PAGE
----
Bringing children closer to nature

March 30, 2016 8:55 am

With spring just around the corner, Malta will soon come alive with a greener landscape and the sounds of migrating birds passing through the skies.

However, for many schools on the island, there is little to no green space in the mainly concrete grounds, meaning many children have limited access to natural environments. So, to enable students at local schools to spend more time in nature all-year round, BirdLife Malta has been working to transform these grounds and the way children learn.Foresta 2000 fieldwork

For 20 years, BirdLife Malta’s exciting and interactive education programme, Dinja Waħda has inspired and empowered children to take an active role in protecting nature and wildlife. Alongside organising school visits to Natura 2000 nature reserves, in the last two years, this programme has also extended into secondary schools, creating Ġonna Dinja Waħda (Dinja Waħda Gardens) to encourage more children to spend time learning in and engaging with nature.

The Dinja Waħda Gardens provide a unique way for students to construct their own learning and experience across their other subjects as well developing their creativity, problem-solving, social skills and self-discipline. These green areas are also important in creating suitable habitats such as ponds, stone piles and insect homes for native birds and wildlife.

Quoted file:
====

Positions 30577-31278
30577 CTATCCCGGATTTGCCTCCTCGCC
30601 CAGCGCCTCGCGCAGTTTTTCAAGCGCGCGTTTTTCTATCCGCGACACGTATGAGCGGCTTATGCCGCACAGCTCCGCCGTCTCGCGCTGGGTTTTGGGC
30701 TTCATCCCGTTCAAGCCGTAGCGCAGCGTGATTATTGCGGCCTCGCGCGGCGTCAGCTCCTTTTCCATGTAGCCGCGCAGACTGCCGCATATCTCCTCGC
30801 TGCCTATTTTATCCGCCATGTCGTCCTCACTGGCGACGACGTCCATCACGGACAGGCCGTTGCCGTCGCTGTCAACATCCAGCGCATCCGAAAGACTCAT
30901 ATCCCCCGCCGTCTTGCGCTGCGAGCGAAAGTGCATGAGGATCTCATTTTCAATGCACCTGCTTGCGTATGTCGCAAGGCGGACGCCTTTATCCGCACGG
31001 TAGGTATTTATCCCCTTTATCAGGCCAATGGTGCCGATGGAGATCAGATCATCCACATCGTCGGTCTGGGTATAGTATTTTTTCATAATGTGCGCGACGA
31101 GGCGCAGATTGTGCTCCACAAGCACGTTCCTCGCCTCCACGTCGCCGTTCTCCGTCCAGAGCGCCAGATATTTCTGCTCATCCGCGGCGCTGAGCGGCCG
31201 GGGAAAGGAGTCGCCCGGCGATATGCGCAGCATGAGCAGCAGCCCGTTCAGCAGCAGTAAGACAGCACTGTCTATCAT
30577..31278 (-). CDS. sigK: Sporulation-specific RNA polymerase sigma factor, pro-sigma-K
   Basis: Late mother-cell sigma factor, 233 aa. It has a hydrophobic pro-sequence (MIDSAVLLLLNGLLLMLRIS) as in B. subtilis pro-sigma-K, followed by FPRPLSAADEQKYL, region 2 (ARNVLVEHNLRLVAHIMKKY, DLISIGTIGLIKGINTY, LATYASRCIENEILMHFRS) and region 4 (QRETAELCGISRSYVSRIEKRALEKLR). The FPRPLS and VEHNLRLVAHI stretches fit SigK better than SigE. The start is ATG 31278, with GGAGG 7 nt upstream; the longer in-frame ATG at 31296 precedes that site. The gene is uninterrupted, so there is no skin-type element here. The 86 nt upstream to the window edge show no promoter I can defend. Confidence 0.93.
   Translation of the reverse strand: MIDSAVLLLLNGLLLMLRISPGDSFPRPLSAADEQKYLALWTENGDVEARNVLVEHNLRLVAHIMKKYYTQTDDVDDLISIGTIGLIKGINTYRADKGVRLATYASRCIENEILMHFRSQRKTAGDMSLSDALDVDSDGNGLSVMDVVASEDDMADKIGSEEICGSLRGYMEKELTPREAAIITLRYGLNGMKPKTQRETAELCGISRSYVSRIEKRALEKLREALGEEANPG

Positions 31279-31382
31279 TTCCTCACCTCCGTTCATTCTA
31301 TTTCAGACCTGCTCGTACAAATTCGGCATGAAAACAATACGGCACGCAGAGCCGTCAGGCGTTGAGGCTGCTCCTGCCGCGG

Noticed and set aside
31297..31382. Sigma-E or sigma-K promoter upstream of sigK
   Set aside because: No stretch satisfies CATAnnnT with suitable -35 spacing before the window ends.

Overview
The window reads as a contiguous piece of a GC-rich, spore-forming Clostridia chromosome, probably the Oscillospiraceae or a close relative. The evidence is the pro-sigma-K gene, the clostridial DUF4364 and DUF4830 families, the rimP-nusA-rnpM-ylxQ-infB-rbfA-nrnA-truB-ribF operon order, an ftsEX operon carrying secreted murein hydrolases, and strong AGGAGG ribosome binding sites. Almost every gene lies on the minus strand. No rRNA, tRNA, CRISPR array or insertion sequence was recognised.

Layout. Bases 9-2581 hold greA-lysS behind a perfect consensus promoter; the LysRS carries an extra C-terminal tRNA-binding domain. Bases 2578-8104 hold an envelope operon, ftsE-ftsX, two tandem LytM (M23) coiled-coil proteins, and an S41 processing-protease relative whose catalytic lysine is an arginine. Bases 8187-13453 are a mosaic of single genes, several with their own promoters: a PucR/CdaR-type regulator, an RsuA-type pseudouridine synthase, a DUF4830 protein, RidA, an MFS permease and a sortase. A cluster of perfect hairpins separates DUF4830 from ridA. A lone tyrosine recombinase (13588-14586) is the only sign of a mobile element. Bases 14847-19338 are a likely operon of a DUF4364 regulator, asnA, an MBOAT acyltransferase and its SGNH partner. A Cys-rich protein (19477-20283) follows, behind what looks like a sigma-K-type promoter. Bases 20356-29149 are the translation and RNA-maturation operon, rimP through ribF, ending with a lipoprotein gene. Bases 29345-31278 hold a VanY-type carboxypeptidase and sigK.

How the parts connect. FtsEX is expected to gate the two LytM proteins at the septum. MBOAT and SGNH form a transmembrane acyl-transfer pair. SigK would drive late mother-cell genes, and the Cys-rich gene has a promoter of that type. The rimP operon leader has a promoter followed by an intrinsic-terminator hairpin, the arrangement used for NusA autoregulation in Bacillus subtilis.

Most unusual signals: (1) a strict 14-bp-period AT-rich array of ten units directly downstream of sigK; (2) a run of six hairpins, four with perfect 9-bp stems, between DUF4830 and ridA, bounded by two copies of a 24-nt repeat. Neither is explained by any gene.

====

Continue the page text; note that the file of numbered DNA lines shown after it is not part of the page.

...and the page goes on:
These outdoor classrooms not only help to increase biodiversity in the newly-created green areas, but they also provide the students with valuable, hands-on experience and an appreciation for the environment which they carry with them throughout their adult lives.

s2016.01.19 Soil mound work 01One of the schools participating in Dinja Waħda is Blata l-Bajda Secondary School. To help connect the children to nature, BirdLife Malta has worked with Form 1 teachers and students to plan, create and maintain their green space. With help from PARK (Parks, Afforestation and Countryside Restoration) to construct rubble wall seating, students work alongside English, ICT, Integrated Science and Maltese teachers to plant native species and landscape their garden.

With ten schools currently involved, BirdLife Malta hopes to continue to support more schools to improve their school grounds both for biodiversity and for their students, so children across Malta can enjoy outdoor education and all of the benefits learning through nature brings.

By Jessica Irwin, BirdLife Malta Communications Assistant